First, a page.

The highs and lows of venture capital so far in 2019

The volume of venture capital deals has reached an all-time high, but the value of those deals has slowed worldwide due to continued declines in the Chinese market.

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This could be the start of a trend as projections indicate declines in early-stage deal volume, which may foretell problems for later-stage investors years down the road, according to a report from Crunchbase.

A projected $75.6 billion was invested across 9,100 venture capital deals in the third quarter of 2019. The growth was mostly due to a large upturn in seed-stage deals, as well as ongoing development and maturation of international startup markets.

This seed-stage activity could lead to worldwide venture deal volume hitting new post-Dot Com heights.

Venture dollar volume has been primarily driven by very large, very late-stage rounds, and it remains below the all-time high of a projected $87.4 billion in the second quarter of 2018. Since then, it has flattened out over the past several quarters as unicorns have increasingly looked to public markets.

The principal driver of this trend is the ongoing decline of China’s venture capital market, mirroring deteriorating economic conditions in that country. Regardless of the cause, the United States and Canada are taking on a greater share of global venture dollars, even as their deal share slips.

North American startups raised 47.8% of worldwide venture dollar volume in the third quarter of 2019, up significantly from the 43% proportional share U.S. and Canadian startups called down a year ago.

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This is in contrast to the fact that deal volume is growing faster outside North America. In the third quarter of 2019, U.S. and Canadian companies netted 39.2% of venture deal volume across all stages, down from. 43% in last year’s third quarter.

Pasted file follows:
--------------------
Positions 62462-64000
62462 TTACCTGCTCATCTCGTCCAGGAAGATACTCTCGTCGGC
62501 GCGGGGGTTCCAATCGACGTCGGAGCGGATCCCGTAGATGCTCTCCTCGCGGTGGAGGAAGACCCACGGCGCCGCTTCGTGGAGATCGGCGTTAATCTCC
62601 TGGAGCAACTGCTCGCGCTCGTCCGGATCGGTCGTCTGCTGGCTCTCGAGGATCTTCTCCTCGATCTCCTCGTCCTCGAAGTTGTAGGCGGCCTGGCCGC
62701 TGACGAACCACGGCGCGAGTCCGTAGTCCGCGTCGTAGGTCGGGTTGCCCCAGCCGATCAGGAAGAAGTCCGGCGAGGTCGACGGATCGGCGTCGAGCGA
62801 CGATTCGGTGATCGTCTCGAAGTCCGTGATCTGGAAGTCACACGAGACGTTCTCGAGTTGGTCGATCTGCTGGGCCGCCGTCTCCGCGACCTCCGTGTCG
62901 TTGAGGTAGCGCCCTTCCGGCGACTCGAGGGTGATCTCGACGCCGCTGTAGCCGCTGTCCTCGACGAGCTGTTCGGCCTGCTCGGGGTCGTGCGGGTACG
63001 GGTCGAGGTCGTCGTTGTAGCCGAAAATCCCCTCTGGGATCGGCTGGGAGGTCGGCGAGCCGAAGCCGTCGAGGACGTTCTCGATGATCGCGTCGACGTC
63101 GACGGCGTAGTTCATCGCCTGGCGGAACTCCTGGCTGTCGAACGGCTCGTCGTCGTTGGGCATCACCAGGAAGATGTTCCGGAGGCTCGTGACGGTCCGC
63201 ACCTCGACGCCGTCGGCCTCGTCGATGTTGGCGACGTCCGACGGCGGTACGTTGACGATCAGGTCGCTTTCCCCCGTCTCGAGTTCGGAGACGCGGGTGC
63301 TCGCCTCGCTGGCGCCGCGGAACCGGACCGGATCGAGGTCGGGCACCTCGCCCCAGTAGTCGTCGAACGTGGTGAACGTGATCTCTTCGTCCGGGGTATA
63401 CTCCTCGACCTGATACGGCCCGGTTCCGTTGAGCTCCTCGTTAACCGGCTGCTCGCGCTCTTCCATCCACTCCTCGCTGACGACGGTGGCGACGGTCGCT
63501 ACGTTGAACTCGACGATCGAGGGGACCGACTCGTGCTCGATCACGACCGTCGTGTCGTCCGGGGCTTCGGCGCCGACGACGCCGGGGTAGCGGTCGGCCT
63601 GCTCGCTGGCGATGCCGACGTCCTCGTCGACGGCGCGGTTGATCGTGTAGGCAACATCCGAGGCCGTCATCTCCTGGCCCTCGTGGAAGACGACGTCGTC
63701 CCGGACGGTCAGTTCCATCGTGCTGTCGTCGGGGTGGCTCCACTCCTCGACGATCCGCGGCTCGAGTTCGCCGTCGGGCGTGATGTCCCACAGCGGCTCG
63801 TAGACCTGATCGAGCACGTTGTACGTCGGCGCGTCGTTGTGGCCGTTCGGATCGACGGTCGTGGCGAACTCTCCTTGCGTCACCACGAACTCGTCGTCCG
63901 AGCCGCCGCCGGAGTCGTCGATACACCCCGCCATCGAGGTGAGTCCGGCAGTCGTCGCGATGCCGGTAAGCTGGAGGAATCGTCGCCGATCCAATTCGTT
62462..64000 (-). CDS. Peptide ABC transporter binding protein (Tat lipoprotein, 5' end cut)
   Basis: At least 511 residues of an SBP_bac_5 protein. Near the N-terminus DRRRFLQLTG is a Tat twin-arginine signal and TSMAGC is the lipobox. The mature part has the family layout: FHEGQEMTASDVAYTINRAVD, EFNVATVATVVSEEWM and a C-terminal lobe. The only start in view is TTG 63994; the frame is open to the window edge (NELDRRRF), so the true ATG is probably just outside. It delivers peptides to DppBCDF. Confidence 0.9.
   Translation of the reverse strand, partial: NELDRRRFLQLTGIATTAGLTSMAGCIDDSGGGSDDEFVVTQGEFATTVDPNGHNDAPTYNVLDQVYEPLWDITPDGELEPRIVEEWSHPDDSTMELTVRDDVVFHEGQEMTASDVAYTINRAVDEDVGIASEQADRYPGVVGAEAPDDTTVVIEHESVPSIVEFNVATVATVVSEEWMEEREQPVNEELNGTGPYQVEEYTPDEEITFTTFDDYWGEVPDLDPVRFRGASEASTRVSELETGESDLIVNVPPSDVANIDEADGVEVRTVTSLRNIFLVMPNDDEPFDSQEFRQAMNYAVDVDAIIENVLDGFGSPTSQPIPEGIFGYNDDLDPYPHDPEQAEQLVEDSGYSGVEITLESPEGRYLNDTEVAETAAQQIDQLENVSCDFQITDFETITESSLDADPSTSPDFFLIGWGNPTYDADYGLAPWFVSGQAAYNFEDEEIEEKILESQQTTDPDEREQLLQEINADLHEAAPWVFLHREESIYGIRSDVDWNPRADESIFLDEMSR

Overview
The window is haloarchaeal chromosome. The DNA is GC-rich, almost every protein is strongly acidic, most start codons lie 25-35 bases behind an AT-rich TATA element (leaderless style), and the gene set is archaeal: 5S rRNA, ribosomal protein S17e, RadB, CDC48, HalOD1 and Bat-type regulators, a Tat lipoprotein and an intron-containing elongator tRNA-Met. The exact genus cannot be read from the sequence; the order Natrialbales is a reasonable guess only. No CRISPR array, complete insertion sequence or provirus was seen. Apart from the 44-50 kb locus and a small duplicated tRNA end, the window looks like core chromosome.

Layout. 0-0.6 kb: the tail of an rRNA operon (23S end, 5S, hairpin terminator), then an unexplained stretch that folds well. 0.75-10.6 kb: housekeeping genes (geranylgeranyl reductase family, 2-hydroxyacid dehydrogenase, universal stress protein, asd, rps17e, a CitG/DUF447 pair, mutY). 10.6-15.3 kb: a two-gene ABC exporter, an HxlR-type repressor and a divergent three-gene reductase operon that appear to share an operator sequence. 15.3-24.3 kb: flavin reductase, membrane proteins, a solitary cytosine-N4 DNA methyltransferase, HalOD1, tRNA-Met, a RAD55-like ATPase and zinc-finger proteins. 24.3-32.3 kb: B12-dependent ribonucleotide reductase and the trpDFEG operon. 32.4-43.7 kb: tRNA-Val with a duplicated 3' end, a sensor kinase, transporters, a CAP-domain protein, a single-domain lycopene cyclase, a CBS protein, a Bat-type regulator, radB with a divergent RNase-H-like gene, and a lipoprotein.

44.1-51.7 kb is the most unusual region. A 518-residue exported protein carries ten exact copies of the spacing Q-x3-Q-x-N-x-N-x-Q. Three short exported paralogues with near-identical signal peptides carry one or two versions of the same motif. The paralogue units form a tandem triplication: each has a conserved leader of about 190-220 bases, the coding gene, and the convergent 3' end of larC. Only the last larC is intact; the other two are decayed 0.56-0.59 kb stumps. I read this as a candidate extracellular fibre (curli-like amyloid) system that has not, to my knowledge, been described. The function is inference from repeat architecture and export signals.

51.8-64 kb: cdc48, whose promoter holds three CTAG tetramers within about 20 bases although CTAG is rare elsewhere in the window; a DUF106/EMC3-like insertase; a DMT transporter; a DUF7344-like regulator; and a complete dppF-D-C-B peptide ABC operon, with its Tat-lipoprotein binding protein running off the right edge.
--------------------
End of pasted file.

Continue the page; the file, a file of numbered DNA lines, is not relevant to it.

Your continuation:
%Including Series A and Series B rounds - plus transactions from a selection of other round types - the global venture market can attribute roughly 28.3% of its deal volume and roughly 36.8% of dollar volume to early-stage startups.

Seed-stage startups were strong, with deals up 18.5% since last quarter and 17.6% since the third quarter of 2018. Dollar volume is up by similarly growing by 24.2% quarter-over-quarter and 7.7% year-over-year. For early-stage investors worried about issues with future deal-flows, this growth should be encouraging.

On the one hand, angel and seed-stage deals are a big part of the global venture landscape, accounting for nearly 65% of deal volume, however, because these deals are quite small - typically less than $5 million, they accounted for just 5.9% of total venture dollar volume — a virtual rounding error when it comes to that metric.

Angel and seed-stage venture exhibits the pattern of geographic divergence that’s present in the market as a whole. U.S. and Canadian startups accounted for 43% of worldwide angel and seed-stage dollar volume in 2019’s third quarter, which is up from 34.7% of global totals from a year ago.

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